U.K. –-(Ammoland.com)- A young man in the United Kingdom has been arrested, tried and convicted of attempting to possess a pistol and ammunition with the intent of endangering life. In June of 2018, he purchased a Glock 17 and five rounds of ammunition on the dark web. The cost was £300 in bitcoin. The papers in the UK say the pistol and ammunition were intercepted at the Newark Airport in New Jersey. That is probably true. Many of these sorts of actions are preceded by a “sting”. I would not be surprised if the firearm and ammunition were ordered in a sting operation. From the dailymail.co.uk:
A teenager who saw Anders Breivik and those behind the Columbine High School massacre as his ‘poster boys’ was today convicted of attempting to possess a firearm and ammunition with intent to endanger life.
Kyle Davies, 19, ordered a Glock 17 handgun and five rounds of ammunition from an online gun dealer on the dark web after developing a ‘deep and persistent’ interest in mass shootings during his A-Levels.
The order purchased by Bitcoin was intercepted by Homeland Security at Newark Airport in New York, with police arresting Davies at his home in Gloucester after delivering a dummy package to him.
A jury at Gloucester Crown Court unanimously convicted Davies of attempting to possess a firearm with intent to endanger life and attempting to possess five rounds of ammunition with intent to endanger life.
The investigation by the police in Glouchester, England, found numerous handwritten notes and digital devices with trails to more than 100 web pages involving weapons and explosives. It found Kyle Davies, 19 was inspired by the young men, who planned and executed the Columbine mass murder, as well as the mass killer in Norway. While Davies never received the pistol or ammunition, the evidence that he was inspired by mass murderers was sufficient to convict him of attempted crimes.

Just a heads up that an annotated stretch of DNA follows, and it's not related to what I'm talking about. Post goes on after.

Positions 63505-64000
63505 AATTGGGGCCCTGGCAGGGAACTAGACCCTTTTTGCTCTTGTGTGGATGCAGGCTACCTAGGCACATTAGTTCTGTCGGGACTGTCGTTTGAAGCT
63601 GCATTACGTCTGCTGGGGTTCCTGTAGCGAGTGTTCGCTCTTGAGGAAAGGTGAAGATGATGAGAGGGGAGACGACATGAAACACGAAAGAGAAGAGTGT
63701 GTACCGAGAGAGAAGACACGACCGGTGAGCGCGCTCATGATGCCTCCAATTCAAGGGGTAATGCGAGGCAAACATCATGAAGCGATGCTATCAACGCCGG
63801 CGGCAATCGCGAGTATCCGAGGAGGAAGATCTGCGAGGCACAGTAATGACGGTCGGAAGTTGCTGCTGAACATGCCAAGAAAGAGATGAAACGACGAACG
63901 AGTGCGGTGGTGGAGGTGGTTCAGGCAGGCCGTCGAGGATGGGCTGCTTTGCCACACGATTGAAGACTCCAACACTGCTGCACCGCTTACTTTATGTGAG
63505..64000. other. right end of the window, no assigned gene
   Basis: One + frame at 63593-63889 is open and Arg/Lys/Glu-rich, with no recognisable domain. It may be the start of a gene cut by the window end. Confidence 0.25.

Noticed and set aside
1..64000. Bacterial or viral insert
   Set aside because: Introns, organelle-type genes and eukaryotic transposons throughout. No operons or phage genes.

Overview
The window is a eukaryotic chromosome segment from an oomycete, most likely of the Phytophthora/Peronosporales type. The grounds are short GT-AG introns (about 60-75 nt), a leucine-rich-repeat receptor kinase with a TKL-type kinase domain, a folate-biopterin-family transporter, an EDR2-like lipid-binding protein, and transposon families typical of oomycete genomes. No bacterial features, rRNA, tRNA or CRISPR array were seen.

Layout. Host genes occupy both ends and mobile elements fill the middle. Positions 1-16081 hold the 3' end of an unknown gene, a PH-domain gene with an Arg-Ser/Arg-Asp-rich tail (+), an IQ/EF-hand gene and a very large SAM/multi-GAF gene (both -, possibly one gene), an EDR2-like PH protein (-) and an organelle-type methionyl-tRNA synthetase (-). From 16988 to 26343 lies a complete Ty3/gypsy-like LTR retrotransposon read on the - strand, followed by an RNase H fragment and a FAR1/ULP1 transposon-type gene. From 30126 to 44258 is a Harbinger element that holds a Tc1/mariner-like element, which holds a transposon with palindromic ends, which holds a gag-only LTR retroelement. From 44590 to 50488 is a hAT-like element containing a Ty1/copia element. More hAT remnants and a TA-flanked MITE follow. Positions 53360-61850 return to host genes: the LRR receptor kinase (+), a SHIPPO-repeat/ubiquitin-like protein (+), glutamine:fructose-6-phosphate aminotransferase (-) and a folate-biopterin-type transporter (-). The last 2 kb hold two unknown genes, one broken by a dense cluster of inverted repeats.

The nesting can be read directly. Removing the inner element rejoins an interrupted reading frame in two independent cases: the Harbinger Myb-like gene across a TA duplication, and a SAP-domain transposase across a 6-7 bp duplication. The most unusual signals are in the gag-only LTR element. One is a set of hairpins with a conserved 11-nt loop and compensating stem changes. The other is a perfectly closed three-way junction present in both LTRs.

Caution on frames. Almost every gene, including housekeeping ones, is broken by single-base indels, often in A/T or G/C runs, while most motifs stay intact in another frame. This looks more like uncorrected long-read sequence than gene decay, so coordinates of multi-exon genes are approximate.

It is clear the media coverage of mass murder, especially when committed with firearms, is the dominant factor here. A paper submitted to the American Psychological Association (APA) indicated that such rampage murders might be cut in half if media would adopt policies to reduce the copycat effect, or, as some have started calling it, media contagion.
“Unfortunately, we find that a cross-cutting trait among many profiles of mass shooters is desire for fame,” she said. This quest for fame among mass shooters skyrocketed since the mid-1990s “in correspondence to the emergence of widespread 24-hour news coverage on cable news programs, and the rise of the internet during the same period.”
Semi-automatic firearms have been in existence in the United States for over 110 years. There has been widespread availability of military semi-automatics with a magazine capacity of 15-30 rounds for at least 70 years. Yet rampage shootings have only increased significantly in the last 30 years.
The theory that media promote rampage shootings far more than gun ownership does, fits the observable facts better than the theory that gun ownership is responsible. The police say the pistol and ammunition were tested and actually worked. From dailymail.co.uk :
The court heard the handgun, magazine and five rounds of ammunition the teenager had ordered were all tested and found to be viable.
We are not told if the young man’s digital devices were tested and found to actually work, as well.
Politicians are far more dependent on the media to stay in power than they are dependent on gun owners, especially in countries with low numbers of gun owners.
It is not surprising politicians would deflect blame from media contagion to gun owners.
About Dean Weingarten:
Dean Weingarten has been a peace officer, a military officer, was on the University of Wisconsin Pistol Team for four years, and was first certified to teach firearms safety in 1973. He taught the Arizona concealed carry course for fifteen years until the goal of constitutional carry was attained. He has degrees in meteorology and mining engineering, and recently retired from the Department of Defense after a 30 year career in Army Research, Development, Testing, and Evaluation.